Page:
From the stores that I’ve checked-out, the posters displaying their options of phone plans are just a piece of what is available. I spent maybe an hour or more at one store looking at plans and more than half-way through he realized that there were more options that better suit my interests; see I was interested in a low-minute and high-data plan for cheap. In the end I settled for 100 minutes and 6GB of data per month. It’s running me about $80/month, including the phone’s price. Now, this is on a two-year contract. I heard and saw something briefly on one-year contracts, but they’re rare and limited to my belief. I think they’re only available for certain phones. You may be able to get a one-year contract if you already have an unlocked phone. Also, I was hoping to only get an unlimited 3G plan but they told me that it was unavailable – I don’t know if it’s because it’s paired up with an iPhone 6 or if they got rid of their 3G plans when LTE started to become prominent. I read a couple of articles on it but they were a bit confusing to be honest; yeah, they were in English too – maybe it’s me… Best bet is to find someone who can speak English to review all your options, if you’re trying to be smart that is. One other thing I should mention is that since it is a two-year contract, if you cancel after only one year you will have to pay the rest of your phone off. And based on your phone plan, the price of the phone varies; the more expensive your plan, the more expensive your phone is. This is because they give you some sort of discount based on how much your plan is and every month you’re paying off your phone for a total of 24 months – so if you cancel after 12, you have half left.
I confirmed that they will automatically withdraw the monthly bill from your bank account on the 21st starting from the following month. Remember the “foreigner assurance” fee I mentioned before? That’s all you have to pay for a brand new phone and contract, for the moment that is. As for opening a bank account, you’ll also need the ARC or the number at least, and your passport. I went with a co-teacher and they did all the talking while the teller kept marking signature locations on a bunch of documents all in Korean. I must’ve signed at least 15 times in 20 minutes – awfully a lot in my opinion. The pattern I see is that they like confirmation for each significant section of a contract, and not just the full contract where you sign at the bottom.
KT seems to be #1 in Korea and you’ll see the Olleh wifi spots everywhere. I asked around to see which was the best in my area and they told me SKT so I just went with them.
Have fun navigating Korea’s wonders!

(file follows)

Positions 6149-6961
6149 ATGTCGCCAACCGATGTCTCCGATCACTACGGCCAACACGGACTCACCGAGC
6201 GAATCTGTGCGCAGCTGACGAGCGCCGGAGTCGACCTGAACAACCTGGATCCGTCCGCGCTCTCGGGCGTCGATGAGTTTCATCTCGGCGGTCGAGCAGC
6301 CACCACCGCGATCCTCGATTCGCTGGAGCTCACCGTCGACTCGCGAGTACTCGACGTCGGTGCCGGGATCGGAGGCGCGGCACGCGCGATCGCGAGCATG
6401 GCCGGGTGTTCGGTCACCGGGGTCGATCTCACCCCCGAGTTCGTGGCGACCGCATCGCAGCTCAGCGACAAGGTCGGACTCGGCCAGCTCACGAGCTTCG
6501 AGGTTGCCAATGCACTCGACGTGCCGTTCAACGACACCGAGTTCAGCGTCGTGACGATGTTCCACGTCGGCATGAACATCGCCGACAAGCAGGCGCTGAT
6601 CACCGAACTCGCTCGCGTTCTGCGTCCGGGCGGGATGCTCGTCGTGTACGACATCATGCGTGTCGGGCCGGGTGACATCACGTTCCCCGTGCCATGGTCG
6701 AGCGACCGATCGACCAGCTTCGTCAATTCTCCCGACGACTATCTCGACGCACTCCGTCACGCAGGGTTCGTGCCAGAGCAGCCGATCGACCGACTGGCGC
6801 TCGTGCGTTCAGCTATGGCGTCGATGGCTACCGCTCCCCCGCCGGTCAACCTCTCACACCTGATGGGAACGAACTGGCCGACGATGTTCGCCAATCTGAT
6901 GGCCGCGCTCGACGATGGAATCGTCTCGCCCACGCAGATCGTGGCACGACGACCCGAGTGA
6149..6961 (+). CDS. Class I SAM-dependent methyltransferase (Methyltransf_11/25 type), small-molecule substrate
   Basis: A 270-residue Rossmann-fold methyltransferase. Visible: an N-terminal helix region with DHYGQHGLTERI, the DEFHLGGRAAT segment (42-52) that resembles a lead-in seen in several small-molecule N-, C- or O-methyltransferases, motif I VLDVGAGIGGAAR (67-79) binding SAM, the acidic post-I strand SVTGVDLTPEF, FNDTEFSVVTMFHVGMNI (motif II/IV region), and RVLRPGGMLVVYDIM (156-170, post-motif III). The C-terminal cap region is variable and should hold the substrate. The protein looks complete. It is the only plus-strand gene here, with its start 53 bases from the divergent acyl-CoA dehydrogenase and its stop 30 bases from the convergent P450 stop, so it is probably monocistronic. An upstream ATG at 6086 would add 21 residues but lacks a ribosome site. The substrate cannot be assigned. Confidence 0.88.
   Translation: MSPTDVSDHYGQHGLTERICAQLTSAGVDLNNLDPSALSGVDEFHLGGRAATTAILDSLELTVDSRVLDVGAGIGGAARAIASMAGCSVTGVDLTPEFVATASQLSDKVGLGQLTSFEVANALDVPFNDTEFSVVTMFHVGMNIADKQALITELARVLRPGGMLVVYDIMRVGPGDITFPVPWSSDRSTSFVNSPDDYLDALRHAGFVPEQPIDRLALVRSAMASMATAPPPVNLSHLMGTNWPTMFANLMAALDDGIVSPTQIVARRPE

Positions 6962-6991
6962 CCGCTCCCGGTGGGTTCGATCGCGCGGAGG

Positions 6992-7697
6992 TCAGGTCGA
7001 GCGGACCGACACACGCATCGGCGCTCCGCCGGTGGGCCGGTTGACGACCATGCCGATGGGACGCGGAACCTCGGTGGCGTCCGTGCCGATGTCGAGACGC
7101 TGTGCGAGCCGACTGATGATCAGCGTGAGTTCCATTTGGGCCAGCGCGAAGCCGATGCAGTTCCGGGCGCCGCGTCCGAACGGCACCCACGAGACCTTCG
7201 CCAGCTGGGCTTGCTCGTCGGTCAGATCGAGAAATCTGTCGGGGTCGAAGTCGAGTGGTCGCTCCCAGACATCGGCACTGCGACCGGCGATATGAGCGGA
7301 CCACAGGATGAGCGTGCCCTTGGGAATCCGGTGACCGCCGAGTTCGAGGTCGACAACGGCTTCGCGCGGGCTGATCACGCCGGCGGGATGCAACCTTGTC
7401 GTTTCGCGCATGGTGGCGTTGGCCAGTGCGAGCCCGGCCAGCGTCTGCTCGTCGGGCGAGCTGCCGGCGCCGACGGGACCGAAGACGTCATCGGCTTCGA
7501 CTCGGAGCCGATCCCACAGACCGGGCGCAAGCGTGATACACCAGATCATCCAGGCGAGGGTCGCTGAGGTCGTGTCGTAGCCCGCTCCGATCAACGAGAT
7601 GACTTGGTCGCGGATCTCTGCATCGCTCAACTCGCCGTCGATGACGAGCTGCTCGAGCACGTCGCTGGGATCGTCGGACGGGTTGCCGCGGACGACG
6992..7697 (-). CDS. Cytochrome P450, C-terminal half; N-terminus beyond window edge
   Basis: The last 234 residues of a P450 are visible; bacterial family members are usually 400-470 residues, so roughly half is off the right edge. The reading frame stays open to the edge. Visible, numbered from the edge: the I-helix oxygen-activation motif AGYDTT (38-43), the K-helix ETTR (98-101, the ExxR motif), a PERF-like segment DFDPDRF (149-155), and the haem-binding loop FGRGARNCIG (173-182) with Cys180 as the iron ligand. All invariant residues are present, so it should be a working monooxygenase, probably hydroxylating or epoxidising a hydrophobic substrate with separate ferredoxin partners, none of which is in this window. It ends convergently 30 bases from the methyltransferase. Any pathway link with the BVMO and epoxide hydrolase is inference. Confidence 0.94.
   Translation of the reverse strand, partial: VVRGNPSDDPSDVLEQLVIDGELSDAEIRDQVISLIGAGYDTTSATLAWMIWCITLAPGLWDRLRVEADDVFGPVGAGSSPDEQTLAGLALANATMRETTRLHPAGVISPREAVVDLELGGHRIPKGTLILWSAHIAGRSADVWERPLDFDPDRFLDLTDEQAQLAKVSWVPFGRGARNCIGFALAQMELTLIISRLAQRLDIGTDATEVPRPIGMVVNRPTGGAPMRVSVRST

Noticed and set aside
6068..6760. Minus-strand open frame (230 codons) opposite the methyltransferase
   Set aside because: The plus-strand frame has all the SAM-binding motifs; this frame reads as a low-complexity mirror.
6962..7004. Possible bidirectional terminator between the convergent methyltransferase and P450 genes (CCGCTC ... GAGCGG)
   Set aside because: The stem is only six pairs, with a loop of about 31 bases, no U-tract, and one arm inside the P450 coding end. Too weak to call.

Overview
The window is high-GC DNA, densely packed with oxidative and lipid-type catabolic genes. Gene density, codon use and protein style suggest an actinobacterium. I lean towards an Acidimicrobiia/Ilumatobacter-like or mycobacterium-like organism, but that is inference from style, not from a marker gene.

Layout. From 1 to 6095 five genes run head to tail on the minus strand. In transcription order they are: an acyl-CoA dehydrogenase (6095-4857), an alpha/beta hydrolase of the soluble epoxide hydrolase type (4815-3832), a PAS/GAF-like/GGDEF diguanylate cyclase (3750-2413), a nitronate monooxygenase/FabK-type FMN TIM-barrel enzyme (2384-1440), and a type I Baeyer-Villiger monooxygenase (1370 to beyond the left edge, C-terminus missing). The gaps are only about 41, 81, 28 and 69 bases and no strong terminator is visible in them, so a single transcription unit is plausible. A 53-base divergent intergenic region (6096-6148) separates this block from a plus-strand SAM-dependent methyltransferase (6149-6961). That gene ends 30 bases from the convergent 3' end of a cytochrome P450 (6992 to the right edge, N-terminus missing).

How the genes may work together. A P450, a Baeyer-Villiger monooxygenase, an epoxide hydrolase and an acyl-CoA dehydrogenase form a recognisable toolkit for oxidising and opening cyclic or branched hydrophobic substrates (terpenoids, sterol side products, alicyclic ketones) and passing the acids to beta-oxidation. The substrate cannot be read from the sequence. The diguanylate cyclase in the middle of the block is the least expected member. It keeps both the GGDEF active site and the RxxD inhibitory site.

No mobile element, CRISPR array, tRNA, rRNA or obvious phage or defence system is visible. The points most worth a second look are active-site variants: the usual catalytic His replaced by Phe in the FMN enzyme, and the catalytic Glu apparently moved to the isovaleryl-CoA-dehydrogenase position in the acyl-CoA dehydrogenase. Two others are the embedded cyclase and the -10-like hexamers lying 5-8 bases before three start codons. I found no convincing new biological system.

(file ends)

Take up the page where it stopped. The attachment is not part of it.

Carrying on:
The English teachers at one of my schools took me out to a nice lunch, and when we got back there was an alarm ringing outside; you could barely hear it inside but could tell that it was piercing outside. One of the teachers said that we have to head out, in Korean of course, and I sort of get the gist and start following.
It was a fire drill, of course, so I asked, but NOPE! It was a North Korea drill! This goes to show how serious South Korea is about defending itself against its evil-half.
Still amazed by the news, I followed the teachers out to the tennis courts where all the students had already gathered amongst other teachers. The Principal started to lecture all of the kids, in Korean obviously, and I clearly did not understand anything. The funny thing though is that it was like a military lecture. Always asking to see if the students heard/understood, and the kids would shout, “Yes,” back at the Principal each time. I know that men have to serve at least 21 months in the military here in Korea, but starting in Middle School is a bit early don’t you think?
By the time I got back to my desk and checked Facebook, many other native EPIK teachers had already posted about the new revelation. I mean, think about it – we have drills for fires, and natural disasters, but not for imminent attacks from hostile foreign countries; but then again, we are from the United States of America.
Thursday mornings I’m scheduled to teach English at a countryside middle school and trek all the way there, but today they had exams or something so I wasn’t required to go in; instead I went to my main school and desk-warmed. Being the great NYer I am, I efficiently used this free time to prepare a lesson for next week! I saw a post on FB from a facilitator from EPIK’s orientation on St. Patrick’s Day, and thought I could work with that.